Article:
“If one way for me to honor and help veterans is to pay some dues, absolutely I’ll do it. I’ll write my checks for them.”
With fire and conviction in his voice, American Legion Auxiliary member Mike Monserud speaks about the ALA, the entire Legion Family, and their co-mingled missions of service to our nation’s veterans, military, and their families. His fervor-filled tone grabs hold of you. Monserud’s message about The American Legion Family of organizations — what we do and our importance — effectively lingers long after he has finished speaking.
He purposefully uses his voice and delivery to staunchly advocate for veterans, servicemembers, and military families — and to inspire and educate as a topic-specific speaker on Legion Family matters.
Monserud, 41, is a male spouse ALA member of Auxiliary Unit 37 in Ames, Iowa. He said he joined the Auxiliary to honor the military service of his wife, U.S. Navy veteran and Legionnaire Jennifer Monserud. Himself a Navy veteran as well, Monserud is also a Legionnaire of Post 37 in Ames, a member of Sons of The American Legion Squadron 37, and a Legion Rider of Post 37.
What sparked the fire you have for the Legion Family?
I remember going down to the Legion post with my grandfather [World War II U.S. Army veteran Howard Schlitter], and hearing him say things like, “You’ve got to take care of the veterans. You’ve got to be there for them and help them out.” None of that really resonated with me until after he was gone. Then, I realized I have to be his voice.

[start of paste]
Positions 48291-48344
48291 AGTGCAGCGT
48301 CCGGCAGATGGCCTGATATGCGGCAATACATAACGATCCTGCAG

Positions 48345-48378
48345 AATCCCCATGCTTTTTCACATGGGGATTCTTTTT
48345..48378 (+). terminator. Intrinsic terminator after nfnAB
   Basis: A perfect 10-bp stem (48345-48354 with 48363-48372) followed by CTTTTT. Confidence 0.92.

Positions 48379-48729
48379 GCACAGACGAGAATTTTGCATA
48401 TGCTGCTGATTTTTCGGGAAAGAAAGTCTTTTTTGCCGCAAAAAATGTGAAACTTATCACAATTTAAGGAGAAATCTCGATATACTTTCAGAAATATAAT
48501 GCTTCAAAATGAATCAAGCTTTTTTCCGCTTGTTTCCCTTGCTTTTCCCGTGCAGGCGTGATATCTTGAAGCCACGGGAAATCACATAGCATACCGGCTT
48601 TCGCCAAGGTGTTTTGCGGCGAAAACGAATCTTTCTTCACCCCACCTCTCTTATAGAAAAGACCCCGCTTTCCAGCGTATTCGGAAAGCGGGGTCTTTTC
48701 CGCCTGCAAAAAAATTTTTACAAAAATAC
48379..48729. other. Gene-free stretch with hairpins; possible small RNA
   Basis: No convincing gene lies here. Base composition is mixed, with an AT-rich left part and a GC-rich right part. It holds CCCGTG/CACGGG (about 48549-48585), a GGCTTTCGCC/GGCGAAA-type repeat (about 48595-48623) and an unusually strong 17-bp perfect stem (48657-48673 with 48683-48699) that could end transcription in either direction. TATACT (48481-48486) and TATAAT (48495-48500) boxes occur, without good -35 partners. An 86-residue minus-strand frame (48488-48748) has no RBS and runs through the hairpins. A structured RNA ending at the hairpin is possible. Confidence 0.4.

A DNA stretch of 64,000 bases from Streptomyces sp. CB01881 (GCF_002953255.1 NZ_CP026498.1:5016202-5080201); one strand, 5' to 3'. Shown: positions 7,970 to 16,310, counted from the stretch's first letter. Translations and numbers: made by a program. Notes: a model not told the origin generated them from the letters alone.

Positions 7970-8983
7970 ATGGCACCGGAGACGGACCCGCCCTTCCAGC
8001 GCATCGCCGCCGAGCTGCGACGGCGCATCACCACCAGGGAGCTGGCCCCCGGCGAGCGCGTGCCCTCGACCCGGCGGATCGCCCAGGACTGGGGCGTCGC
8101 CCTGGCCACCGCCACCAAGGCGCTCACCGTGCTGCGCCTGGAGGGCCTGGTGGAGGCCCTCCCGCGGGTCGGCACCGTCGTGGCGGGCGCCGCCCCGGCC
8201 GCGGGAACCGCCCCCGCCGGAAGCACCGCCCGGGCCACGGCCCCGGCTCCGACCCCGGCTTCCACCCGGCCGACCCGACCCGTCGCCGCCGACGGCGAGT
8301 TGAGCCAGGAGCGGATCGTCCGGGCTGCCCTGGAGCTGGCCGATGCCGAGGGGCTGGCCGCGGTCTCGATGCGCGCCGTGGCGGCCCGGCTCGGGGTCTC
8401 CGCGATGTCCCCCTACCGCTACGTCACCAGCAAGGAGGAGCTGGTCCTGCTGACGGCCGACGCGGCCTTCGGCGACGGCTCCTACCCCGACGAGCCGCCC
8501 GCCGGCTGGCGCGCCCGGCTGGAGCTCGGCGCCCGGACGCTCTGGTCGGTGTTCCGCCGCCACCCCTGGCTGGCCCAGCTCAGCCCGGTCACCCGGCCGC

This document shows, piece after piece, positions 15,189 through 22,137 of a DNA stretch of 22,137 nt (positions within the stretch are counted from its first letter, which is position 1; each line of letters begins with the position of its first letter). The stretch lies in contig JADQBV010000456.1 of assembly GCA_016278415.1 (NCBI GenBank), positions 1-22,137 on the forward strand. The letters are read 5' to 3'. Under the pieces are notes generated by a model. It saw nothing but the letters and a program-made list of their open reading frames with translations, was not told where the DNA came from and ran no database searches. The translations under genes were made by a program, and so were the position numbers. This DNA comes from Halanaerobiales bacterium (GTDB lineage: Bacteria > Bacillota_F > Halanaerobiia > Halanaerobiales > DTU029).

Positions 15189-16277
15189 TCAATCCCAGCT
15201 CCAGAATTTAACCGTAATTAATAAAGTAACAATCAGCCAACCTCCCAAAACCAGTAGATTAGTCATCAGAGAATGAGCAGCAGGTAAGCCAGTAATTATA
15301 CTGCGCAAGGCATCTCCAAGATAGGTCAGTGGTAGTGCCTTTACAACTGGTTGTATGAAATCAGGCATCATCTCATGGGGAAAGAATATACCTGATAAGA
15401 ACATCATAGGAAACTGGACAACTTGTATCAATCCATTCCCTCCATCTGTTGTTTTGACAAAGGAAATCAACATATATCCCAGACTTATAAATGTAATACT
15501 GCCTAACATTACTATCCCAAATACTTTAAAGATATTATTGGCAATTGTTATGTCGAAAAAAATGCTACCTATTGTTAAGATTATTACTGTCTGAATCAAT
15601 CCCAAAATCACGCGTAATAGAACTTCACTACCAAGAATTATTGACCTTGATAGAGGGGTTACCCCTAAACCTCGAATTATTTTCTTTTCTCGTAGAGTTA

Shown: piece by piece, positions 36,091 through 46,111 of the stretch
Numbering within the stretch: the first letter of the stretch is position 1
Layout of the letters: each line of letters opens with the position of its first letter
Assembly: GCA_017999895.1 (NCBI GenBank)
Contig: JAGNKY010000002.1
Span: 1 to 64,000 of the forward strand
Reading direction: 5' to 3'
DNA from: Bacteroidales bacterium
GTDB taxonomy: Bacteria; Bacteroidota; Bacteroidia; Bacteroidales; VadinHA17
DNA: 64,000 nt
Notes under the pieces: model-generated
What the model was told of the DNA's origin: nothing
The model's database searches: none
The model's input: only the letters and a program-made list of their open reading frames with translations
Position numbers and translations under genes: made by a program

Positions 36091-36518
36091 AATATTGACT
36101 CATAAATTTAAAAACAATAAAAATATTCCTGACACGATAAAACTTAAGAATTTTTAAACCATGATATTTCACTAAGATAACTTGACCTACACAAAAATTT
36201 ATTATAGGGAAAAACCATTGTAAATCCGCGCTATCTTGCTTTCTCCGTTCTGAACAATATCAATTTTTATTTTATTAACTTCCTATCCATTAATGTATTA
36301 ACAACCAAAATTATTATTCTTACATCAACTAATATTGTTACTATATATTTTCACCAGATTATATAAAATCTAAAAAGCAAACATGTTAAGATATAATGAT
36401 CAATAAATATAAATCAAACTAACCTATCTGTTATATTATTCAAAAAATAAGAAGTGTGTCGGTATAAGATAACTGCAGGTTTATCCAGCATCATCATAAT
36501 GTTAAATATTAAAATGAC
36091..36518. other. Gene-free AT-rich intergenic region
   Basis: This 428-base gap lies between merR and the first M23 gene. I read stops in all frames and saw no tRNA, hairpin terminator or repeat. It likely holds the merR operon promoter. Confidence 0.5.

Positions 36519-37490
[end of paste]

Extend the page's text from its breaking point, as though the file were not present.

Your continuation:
Why is membership in the ALA, Legion, or Sons important?
It’s important, for anyone who’s eligible, to honor a veteran by joining the Legion Family to carry on that legacy of service to others. It’s that way with each part of the Legion Family, and it doesn’t matter which part you belong to. All of us have banded together for the same reason: to help veterans.
What is the most effective approach to membership recruitment?
Let’s recruit for the Legion Family. How can someone say “I only recruit for the Sons” or “I only recruit for the Legion” or “I only recruit for the Auxiliary”? Also, let’s get back to making it more personal instead of more corporate. We need to lead with “What can we do for you?” and not “Please fill out this application.” And, let’s continue doing what we were meant to do: helping veterans. People will see who we are when we show them who we are, and maybe they’ll want to be part of what we do.
How do you explain the reason we have membership dues within the Legion Family?
Your dues money goes to assisting veterans in getting the help they need. With their military service, veterans [metaphorically] gave blank checks to be cashed by our government as far as their lives were concerned. We may not know them, but we owe them. If one way for me to honor and help veterans is to pay some dues, absolutely I’ll do it. I’ll write my checks for them.
In addition to your Legion Family outreach, what other ways do you serve your local community?
I am a volunteer firefighter/EMT and a firefighting instructor in Gilbert, Iowa. I know — I seem serious and intense. But I have a fun side. I never found anyone I couldn’t laugh and joke with.
About Mike Monserud
AMERICAN LEGION AUXILIARY:
His wife Jennifer
(U.S. Navy veteran)
AMERICAN LEGION POST:
His military service
SONS OF THE AMERICAN LEGION:
His grandfather, Howard Schlitter
(U.S. Army veteran, World War II)
LEGION FAMILY ACTIVITY:
This article was first published in the May 2020 Auxiliary magazine.
In the spirit of Service, Not Self, the mission of the American Legion Auxiliary is to support The American Legion and to honor the sacrifice of those who serve by enhancing the lives of our veterans, military, and their families, both at home and abroad. For God and Country, we advocate for veterans, educate our citizens, mentor youth, and promote patriotism, good citizenship, peace and security.